Caribbean governments seeking help from European Bank for regional transportation

LIAT Crew and Staff POS

Caribbean governments are looking towards securing financial assistance from the European Investment Bank (EIB) for the regional transportation sector amid concerns that shareholder governments may be forced to close down the cash-strapped regional airline, LIAT.

Prime Minister Mia Mottley, whose country is one of the four major shareholders of the Antigua-based airline, has confirmed that she has started discussions with the EIB on support for the region’s “transportation sector”.

While she did not name the struggling airline by name, she told reporters that during her recent visit to Canada and the United States, she met with the EIB Senior Vice President, Alexander Stubb adding that the European bank has expressed a willingness to assist with regional projects.

“The EIB doesn’t only lend to the government, it also lends to private companies like the Barbados Light and Power in the past and it has also engaged here with not just national projects but also regional projects.

“And as the lead Prime Minister for the single market and single economy, I also had to engage in discussions with them on opportunities within the transport sector in particular, with respect to the EIB and its role in the region,” Mottley said.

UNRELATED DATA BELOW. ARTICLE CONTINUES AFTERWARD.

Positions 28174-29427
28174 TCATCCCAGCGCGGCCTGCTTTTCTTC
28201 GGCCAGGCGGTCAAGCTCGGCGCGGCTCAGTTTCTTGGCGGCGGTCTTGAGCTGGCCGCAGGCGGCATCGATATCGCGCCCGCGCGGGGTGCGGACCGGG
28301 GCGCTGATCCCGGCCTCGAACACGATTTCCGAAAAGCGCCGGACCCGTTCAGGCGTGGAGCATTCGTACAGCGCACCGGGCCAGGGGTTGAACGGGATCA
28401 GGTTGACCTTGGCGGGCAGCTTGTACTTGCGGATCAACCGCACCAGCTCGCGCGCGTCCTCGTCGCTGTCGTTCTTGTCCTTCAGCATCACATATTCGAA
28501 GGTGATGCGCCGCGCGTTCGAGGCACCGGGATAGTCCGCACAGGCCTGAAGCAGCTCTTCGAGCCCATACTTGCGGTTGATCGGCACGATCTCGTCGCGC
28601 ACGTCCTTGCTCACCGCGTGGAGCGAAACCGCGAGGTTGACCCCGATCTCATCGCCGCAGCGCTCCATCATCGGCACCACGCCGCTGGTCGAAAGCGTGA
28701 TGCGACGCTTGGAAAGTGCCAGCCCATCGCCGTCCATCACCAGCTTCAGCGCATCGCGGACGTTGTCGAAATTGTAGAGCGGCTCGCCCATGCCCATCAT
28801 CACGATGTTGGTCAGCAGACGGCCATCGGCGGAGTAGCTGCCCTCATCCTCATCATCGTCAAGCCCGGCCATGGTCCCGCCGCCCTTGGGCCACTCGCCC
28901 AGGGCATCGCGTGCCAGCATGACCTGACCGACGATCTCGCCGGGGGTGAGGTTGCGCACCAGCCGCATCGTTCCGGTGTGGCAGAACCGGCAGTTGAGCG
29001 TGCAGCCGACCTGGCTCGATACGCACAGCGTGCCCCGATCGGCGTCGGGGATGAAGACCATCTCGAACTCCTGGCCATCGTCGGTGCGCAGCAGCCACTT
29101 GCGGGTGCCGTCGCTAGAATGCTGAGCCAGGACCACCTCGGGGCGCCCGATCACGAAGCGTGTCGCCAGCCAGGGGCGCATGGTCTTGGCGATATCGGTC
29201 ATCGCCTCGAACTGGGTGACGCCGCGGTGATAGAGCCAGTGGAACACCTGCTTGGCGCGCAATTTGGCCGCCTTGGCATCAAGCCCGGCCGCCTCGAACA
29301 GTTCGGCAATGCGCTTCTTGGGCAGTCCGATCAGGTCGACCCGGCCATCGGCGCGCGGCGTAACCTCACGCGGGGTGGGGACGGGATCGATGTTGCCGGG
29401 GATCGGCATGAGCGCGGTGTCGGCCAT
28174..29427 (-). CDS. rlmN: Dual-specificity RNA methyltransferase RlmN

Her announcement comes in the wake of a statement by St. Vincent and the Grenadines Prime Minister Dr. Ralph Gonsalves, earlier this month that the regional carrier may be forced to close its operations after Caribbean governments appear reluctant to provide the necessary cash injection need to keep the airline flying.

Speaking on a Grenada Broadcasting Network (GBN) programme, Gonsalves said only Grenada so far had responded positively to the call for US$5.4 million to help the airline deal with its current financial problems.

“Prime Minister (Dr. Keith) Mitchell has put in approximately  one million dollars (One EC dollar=US$0.37 cents) towards emergency funding because he is interested in seeing LIAT remain in the sky”, Gonsalves said, hinting that LIAT, which has a compliment of 10 aircraft will soon have to be made on the way forward.

Three of the aircraft are owned by the Barbados-based Caribbean Development Bank (CDB) that provided the funds to the regional government shareholders to purchase them while the seven others are leased.

“We probably will have to ask the CDB to sell those three aircraft and operate seven of them and then get other smaller airline like One Caribbean to fly between here and St. Lucia, rather than get LIAT to fly on one of the routes which is going to Trinidad which is not economical to cut it.

“The governments have not been responding so the shareholders are reaching a critical point now and if you ask me, what is likely to happen … there will be a transitional restructuring leading to a closure of LIAT,” Gonsalves told the GBN programme, adding that a new airline would then have to be the next option for the region if LIAT is closed.